“When I see you looking with a little smirk, I wonder how many times did you look so innocently into your wife’s eyes and lie to her about Lisa Page,” Gohmert said.  The room exploded in denunciation.  One member of Congress declared Gohmert fit for an insane asylum, and another said that Gohmert needed medication.

On the other side of the pond, FEPOTUS was ripping embattled Prime Minister May for screwing up Brexit.  She did not take his advice, he puffed. London protests were so large and impassioned that the meeting was moved to Blenheim Palace, in the Oxfordshire countryside.  The Queen agreed to meet with FEPOTUS, but not before a robust discussion with her personal secretary. It was agreed that one of Her Majesty’s Corgis having a kidney stone attack was not a “proper excuse.”  After his unwelcome reception in England, formerly known as England, FEPOTUS jetted off to one of his UK properties, the Turnberry golf course, to spend a weekend among Scots, who loathe him. This gave him a weekend to practice squats for his supplication to Putin in Helsinki.

Against this backdrop, Special Prosecutor Mueller filed an indictment, this time against twelve Russian members of the GRU (KGB) for their roles in hacking 2016‘s election.  The indictment was packed with detail.  In fact, it was the subject of Monday’s chat between FEPOTUS and Rosenberg. In view of these new charges, the conventional wisdom was that FEPOTUS should scrap the meeting with Putin, which advice he ignored.

The latest indictment pleaded that one congressional candidate knew about the hacking during the 2016 campaign and asked to be let in on the dirt. If one congressperson knew, it is possible that many did.   One cannot help but consider if the Republican outrage shown at the hearing going on up the Hill had something to do with their complicity in Russian meddling. Several senior congressional representatives, Gowdy among them, have decided not to run again. There may be a blue wave coming but there will be some red rollers mixed in with it.

This revelation may also explain why Devon Nunes, FEPOTUS marionette, subverted his committee’s investigation, and he continues trying to throw sand in the gears.

Paragraph 44 has received the most fevered attention. It says:

Certain ORGANIZATION-produced materials about the 2016 U.S. presidential election used election-related hashtags, including: “#Trump2016,” “#TrumpTrain,” “#MAGA,” “#IWontProtectHillary,” and “#Hillary4Prison.” Defendants and their co-conspirators also established additional online social media accounts dedicated to the 2016 U.S. presidential election, including the Twitter account “March for Trump” and Facebook accounts “Clinton FRAUDation” and “Trumpsters United.”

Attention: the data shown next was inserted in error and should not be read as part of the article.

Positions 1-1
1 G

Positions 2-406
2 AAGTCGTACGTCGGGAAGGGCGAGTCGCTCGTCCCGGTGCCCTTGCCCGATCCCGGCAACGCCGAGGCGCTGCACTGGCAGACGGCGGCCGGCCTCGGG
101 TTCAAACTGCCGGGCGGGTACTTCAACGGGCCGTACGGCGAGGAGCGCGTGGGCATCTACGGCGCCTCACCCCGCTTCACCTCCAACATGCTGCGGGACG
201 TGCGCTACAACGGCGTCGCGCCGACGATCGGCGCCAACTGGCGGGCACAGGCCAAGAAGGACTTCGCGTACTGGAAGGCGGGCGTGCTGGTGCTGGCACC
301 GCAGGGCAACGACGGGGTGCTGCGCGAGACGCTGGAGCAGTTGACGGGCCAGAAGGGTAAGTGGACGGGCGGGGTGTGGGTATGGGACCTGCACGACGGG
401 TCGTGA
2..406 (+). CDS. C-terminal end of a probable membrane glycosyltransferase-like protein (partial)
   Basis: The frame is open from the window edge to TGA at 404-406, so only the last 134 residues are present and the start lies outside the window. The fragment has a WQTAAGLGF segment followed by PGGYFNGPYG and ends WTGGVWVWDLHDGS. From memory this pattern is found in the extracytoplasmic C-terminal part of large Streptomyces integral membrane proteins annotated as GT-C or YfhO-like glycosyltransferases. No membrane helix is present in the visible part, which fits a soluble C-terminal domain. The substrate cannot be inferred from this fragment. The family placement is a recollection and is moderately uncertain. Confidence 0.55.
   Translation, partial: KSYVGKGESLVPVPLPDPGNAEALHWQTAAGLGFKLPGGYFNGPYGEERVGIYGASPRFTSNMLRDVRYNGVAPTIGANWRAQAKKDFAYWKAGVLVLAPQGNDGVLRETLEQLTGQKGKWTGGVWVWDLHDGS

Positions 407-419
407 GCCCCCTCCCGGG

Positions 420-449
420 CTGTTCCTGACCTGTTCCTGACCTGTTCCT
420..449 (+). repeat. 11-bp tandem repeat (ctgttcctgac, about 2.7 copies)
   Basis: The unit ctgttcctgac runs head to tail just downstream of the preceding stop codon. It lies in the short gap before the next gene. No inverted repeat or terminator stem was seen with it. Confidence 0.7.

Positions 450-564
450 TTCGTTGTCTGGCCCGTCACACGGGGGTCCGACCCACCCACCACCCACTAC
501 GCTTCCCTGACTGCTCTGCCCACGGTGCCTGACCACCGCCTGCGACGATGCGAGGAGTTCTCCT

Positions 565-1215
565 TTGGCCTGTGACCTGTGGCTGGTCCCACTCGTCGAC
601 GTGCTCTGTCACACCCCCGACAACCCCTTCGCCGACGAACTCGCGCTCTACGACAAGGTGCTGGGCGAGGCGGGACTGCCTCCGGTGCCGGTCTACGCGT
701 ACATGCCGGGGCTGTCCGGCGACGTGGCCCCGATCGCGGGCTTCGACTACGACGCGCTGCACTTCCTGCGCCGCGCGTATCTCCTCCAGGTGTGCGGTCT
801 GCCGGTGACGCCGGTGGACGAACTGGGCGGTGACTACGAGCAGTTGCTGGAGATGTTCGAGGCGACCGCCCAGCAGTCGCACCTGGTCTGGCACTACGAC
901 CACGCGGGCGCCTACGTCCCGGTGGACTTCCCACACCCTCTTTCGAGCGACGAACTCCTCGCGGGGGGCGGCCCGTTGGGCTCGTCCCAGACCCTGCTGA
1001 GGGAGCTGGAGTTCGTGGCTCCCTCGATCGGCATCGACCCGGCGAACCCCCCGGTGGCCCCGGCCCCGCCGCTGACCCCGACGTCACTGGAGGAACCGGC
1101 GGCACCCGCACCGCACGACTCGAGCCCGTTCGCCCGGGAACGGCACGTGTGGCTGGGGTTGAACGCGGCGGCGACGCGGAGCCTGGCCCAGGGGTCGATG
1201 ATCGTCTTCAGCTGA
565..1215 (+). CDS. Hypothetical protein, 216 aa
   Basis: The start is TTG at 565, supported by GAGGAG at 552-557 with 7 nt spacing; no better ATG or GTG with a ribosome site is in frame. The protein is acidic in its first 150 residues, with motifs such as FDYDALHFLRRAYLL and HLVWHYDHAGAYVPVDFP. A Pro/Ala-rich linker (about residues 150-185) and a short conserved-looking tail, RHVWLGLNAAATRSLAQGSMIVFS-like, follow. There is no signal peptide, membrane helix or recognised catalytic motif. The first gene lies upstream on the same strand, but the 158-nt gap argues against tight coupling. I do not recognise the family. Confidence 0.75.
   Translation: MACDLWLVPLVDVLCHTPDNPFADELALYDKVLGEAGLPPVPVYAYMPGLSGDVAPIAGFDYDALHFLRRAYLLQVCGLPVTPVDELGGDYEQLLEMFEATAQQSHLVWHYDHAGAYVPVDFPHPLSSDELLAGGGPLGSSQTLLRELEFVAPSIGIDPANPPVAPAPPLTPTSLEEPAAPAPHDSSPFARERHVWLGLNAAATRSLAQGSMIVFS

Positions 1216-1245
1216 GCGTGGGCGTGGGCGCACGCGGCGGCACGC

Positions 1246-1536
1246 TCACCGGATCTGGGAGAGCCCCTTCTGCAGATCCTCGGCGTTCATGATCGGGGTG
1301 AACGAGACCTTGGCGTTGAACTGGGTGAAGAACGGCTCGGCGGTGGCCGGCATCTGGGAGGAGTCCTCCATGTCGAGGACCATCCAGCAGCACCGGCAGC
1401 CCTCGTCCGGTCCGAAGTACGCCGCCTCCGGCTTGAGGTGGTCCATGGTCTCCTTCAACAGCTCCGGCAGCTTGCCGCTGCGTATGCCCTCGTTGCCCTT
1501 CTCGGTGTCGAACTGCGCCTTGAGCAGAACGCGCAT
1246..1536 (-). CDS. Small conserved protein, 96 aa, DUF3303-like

Speculation is that “co-conspirators” refers to Roger Stone, one of FEPOTUS’S closest allies. He came up through the ranks with Roger Ailes, the late and unlamented creator of Fox News, and old Russia hand, Paul Manafort.

Kennedy: Did He Jump or Was He Pushed

We are a nation of Kennedys  too soon gone. Anthony, thirty-two years a Supreme Court Justice, retired last week under peculiar circumstances. He disclosed no illness or flagging mental powers. He had hired clerks for the October term. He had been an active participant in his final term, not an old man limping across the finish line. 

The Janus decision, undercutting the power of public employment unions on first amendment grounds, was followed directly by Kennedy’s terse statement, which offered no explanation for his abrupt leave-taking. 

Snipers have focused immediately on the relationship of the Trumps and Justin Kennedy, former head of private banking at Deutsche Bank. Recently, Deutsche had been punished heavily for money-laundering. Furthermore, it had loaned Trump a billion dollars to finish construction on buildings that were tapped out. Trump had to pledge other assets to collateralize the loan. 

There is no proof so far that Justin Kennedy was driving the financing. He may even had left the bank by then. The optics are bad but was there a problem?

Once a Supreme Court Judge has to explain – “I know how it looks” -it’s too late.  It could’ve been nothing more than 45’s passing comment to Kennedy about Justin at the State of the Union-“He’s a nice boy”- to start the poor bastard rolling and tumbling. Kennedy quit long enough before the Midterms that his successor could be seated before the polls opened: a done deal. 

Trump might’ve turned the screws . Kennedy had no other reason to go. It’s somebody else’s court but he was the judge most courted. As the swing vote, his support was pivotal to most of the decisions that electrified America in the last fifteen years.    

Down he went, leaving 45 with daylight ahead.  Kennedy left his legacy in unreliable hands for no apparent reason. 

So, did he jump or was he pushed?